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Japan to supply ammunition to U.N. troops in S. Sudan, 1st such case for peacekeeping mission


The government decided Monday to supply ammunition to U.N. peacekeepers in South Sudan, paving the way for Japan to provide such supplies to other countries' militaries or U.N. forces for the first time.

Following a request by the United Nations, Japan will provide as soon as Monday 10,000 bullets without charge to South Korean troops taking part in a U.N. peacekeeping operation in the fledgling African country, government officials said.

Citing urgency and humanitarian needs, the government has decided to make an exception to Japan's arms embargo, the officials said.

According to the Defense Ministry, the United Nations asked the Japanese government on Sunday to provide ammunition to South Korean troops guarding U.N. facilities in eastern South Sudan, saying the troops and refugees would be in danger without Japan's support.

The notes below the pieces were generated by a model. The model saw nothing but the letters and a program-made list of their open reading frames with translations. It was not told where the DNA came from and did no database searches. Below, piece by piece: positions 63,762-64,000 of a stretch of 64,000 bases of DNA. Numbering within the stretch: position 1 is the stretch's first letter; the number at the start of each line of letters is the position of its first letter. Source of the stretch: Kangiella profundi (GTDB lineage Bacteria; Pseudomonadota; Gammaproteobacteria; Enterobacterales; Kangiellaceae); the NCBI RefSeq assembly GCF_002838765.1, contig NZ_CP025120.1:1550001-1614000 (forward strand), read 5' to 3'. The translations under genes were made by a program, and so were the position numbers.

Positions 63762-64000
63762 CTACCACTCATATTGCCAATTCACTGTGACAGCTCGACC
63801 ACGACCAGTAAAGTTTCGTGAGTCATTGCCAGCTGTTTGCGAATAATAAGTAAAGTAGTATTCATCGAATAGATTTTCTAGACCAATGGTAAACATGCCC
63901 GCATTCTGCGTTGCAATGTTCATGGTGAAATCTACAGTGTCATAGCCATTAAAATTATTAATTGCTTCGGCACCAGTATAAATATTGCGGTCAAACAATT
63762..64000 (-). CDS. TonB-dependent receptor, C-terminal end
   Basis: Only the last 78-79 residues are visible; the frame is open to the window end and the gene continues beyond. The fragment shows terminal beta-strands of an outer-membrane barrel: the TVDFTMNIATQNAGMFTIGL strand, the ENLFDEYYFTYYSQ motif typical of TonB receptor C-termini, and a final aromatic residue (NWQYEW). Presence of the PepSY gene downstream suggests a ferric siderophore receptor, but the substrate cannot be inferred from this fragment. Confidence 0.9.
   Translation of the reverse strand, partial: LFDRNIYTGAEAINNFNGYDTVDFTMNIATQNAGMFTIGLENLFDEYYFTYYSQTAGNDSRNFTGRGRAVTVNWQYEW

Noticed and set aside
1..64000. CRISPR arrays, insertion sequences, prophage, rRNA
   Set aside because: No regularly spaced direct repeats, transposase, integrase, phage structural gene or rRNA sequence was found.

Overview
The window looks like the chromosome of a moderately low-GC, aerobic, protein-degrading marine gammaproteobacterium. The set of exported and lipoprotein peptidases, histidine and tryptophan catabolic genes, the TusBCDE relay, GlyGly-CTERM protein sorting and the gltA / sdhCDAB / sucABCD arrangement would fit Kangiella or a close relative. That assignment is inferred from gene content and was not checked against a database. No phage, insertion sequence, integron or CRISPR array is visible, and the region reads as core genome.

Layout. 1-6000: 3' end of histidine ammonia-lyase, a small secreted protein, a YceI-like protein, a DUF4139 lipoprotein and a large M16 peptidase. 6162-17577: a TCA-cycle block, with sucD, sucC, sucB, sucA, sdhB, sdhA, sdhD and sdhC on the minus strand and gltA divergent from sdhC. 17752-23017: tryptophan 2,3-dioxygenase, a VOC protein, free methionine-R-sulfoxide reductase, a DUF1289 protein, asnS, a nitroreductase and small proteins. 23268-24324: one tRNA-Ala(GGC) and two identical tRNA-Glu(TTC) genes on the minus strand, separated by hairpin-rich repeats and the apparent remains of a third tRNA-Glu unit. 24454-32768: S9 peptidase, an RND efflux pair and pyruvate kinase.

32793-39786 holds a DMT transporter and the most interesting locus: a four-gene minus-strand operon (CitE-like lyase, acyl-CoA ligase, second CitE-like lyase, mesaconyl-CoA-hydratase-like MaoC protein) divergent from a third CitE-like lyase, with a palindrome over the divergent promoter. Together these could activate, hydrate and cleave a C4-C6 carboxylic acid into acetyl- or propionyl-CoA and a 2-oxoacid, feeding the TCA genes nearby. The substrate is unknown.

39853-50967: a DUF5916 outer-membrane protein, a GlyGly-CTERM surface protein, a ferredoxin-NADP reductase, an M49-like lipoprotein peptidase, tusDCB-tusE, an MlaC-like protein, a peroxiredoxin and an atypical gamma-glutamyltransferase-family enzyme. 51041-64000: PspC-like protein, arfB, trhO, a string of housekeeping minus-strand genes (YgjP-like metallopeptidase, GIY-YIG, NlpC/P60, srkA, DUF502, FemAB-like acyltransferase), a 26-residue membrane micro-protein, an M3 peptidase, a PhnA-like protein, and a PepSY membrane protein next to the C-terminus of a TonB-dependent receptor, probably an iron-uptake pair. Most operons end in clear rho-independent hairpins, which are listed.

Armed militias were approaching U.N. facilities to which refugees fled, it said.

The Japanese law governing peacekeeping operations says the government can provide supplies, with Cabinet approval, as part of its cooperation in U.N. activities.

But because the government so far had not envisaged supplying ammunition or weapons based on the law, it plans to issue a statement by the chief Cabinet secretary soon to explain the exceptional measure for the South Korean troops.

On Monday afternoon, Prime Minister Shinzo Abe discussed the situation in South Sudan with Chief Cabinet Secretary Yoshihide Suga, Foreign Minister Fumio Kishida and Defense Minister Itsunori Onodera and decided to provide the bullets.

The decision was subsequently approved by other members of the Cabinet.

In Seoul, a South Korean Defense Ministry official said the country has filed a similar request to the United States, though the situation in eastern South Sudan is not as tense as in north of the country where fighting between government forces and rebels has occurred.

Referring to Japan's supply of ammunition, Yonhap News Agency said Japan could use the case to stress the legitimacy of Abe's initiative to make Japan a proactive contributor to global peace and prosperity.